When editing, you can incorporate basemap layers into your map to increase productivity. If you have a complicated map, such as a water utility network containing many detailed features and underlying background layers, you can spend a lot of time waiting for the map to refresh whenever you pan or zoom. You can minimize this by creating a basemap layer containing the contextual reference layers that you are not editing, such as imagery or streets.
A basemap layer is a special type of group layer that is drawn using optimized map display logic that utilizes a local cache to refresh the map quickly. Basemap layers also help reduce network traffic since ArcMap does not need to contact the server repeatedly to retrieve the map extent. To create a basemap layer, right-click the data frame name in the table of contents, click New Basemap Layer, and drag the layers into it. Although a basemap layer can contain any layer format, such as feature classes, shapefiles, web services, or rasters, some content types are more appropriate for use in basemaps.
Choosing the layers to be in a basemap layer
To use basemap layers effectively, they should truly form a basemap beneath the layers that you are editing. If you edit data for a water district, your operational layers, such as manholes, water main lines, and valves, cannot be part of a basemap layer because you need to edit them and have the features be drawn dynamically to access the latest updates from their data sources. However, any supporting reference layers that you normally display underneath the utility data can be placed in a basemap layer for enhanced performance. For example, you could include a land base of parcel boundaries, buildings, streets, and other built features, as well as imagery layers, in one or more basemap layers. The layers in the basemap look the same as they did before; they just draw faster now. Here is an example table of contents showing the kinds of underlying layers that could be basemap layers.
Basemaps tend to be relatively static and typically are updated on an infrequent basis. Rasters and service layers are good candidates for basemap layers because they are stable and can benefit greatly from improved drawing speed. ArcGIS Online, for example, provides imagery, topography, streets, and other content from several different sources that you can use in your maps. If you click the arrow next to the Add Data button and click Add Basemap, you can add layers from ArcGIS Online directly into a new basemap layer.
Editing when basemap layers are in the map
Because basemap layers are cached, there are limitations on what you can do with them. For example, you cannot edit the layers in a basemap or change the layer symbology. If you need to make edits or layer updates, drag the layer out of your basemap, make the changes, and drag the updated layer back into the basemap layer.
If you attempt to start an edit session with an editable layer in the basemap, ArcMap shows you a warning message. You can edit all the other layers in that workspace, but you cannot edit the layers in the basemap even if they belong to the same geodatabase. If the basemap contains any layers that are related to other editable layers through relationship classes, topologies, geometric networks, or parcel fabrics, or shares data sources with layers outside the basemap, you cannot start editing at all until you move the layer out of the basemap. You can double-click an entry in the Start Editing dialog box for more information on how to fix these and other issues that occur when you start editing.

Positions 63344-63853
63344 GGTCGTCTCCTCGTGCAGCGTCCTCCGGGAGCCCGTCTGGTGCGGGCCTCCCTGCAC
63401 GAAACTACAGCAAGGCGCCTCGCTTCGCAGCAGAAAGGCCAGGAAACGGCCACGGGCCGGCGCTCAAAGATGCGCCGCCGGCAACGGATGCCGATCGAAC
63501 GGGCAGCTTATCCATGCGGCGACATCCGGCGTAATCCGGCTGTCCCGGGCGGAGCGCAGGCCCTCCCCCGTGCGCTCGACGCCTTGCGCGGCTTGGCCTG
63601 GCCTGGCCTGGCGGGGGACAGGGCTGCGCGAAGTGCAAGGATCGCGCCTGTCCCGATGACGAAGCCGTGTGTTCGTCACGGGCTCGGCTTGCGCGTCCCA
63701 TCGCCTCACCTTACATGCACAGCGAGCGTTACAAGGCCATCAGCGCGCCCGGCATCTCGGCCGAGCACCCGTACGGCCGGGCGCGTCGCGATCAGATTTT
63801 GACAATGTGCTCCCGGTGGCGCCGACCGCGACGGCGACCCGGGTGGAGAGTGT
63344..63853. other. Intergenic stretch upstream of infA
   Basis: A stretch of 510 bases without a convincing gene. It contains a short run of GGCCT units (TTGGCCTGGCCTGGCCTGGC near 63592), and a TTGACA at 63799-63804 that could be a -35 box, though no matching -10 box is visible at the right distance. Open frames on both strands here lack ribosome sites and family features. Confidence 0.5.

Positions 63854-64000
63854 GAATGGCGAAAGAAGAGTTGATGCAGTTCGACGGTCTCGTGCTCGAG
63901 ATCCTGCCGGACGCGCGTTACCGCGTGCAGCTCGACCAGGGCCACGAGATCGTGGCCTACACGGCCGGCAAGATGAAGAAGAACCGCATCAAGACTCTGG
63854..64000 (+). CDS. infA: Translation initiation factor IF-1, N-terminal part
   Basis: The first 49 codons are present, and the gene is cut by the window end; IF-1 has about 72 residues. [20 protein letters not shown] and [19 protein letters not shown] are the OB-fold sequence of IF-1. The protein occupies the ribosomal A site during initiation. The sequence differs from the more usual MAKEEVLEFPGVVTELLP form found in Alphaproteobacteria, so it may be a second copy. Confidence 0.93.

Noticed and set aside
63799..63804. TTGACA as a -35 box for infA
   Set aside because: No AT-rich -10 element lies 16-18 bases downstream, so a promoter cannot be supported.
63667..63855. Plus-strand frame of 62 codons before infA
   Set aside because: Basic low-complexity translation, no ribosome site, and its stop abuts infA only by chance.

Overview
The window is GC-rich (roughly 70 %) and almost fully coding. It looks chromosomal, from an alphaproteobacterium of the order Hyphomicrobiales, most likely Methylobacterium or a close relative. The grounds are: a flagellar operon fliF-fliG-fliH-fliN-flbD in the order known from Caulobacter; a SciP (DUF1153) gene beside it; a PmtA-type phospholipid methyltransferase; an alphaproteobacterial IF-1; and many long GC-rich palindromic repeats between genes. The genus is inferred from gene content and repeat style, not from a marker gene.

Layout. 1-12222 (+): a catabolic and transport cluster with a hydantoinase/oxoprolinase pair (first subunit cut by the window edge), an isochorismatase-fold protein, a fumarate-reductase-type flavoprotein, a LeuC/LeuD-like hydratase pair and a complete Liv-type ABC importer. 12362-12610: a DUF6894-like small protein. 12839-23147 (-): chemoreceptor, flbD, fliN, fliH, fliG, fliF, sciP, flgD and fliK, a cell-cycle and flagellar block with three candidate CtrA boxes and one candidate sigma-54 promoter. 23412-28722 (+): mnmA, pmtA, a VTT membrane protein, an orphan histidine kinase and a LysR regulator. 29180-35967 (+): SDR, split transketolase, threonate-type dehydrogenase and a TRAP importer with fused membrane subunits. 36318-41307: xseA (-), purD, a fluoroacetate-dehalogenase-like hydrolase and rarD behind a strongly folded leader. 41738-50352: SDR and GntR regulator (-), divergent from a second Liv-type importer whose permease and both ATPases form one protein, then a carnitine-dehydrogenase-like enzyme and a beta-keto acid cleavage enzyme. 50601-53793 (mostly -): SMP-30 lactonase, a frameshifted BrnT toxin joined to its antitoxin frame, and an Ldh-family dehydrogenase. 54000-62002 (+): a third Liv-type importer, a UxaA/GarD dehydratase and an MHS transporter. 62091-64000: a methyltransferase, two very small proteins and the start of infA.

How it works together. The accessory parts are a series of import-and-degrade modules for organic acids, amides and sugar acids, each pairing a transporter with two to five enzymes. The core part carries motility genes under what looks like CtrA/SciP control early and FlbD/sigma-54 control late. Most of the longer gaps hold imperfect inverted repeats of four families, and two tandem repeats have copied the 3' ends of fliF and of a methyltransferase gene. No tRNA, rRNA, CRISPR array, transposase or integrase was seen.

Although you cannot edit the layers inside a basemap, you can snap to feature layers in a basemap layer. For example, if you were creating a new waterline in relation to building locations, you can still snap to the Building Footprints layer even though it is inside the basemap. Keep in mind that if your features are very large or complex, enabling snapping to basemap layers may reduce the performance benefits provided by basemap layers.
Improving basemap layer display and performance
With basemap layers, you can pan continuously and smoothly. The rest of the map layers are redrawn once you release the mouse. If you find that the layers on top of the basemap are difficult to see, you can dim the display of the basemap using the Effects toolbar. This makes the basemap appear washed out and partially transparent, helping your operational layers stand out more. This can be useful for editing, especially in cases where your basemap layers contain orthographic images or other richly colored content that may obscure the details of layers on top of them.
Once you create a basemap layer, you can run diagnostic tests to check its performance. You might see messages indicating that the layer is being projected on the fly or uses complex symbology, which can slow down drawing. You can open the Layer Properties dialog box to resolve many of the issues and be able to get the most out of basemap layers.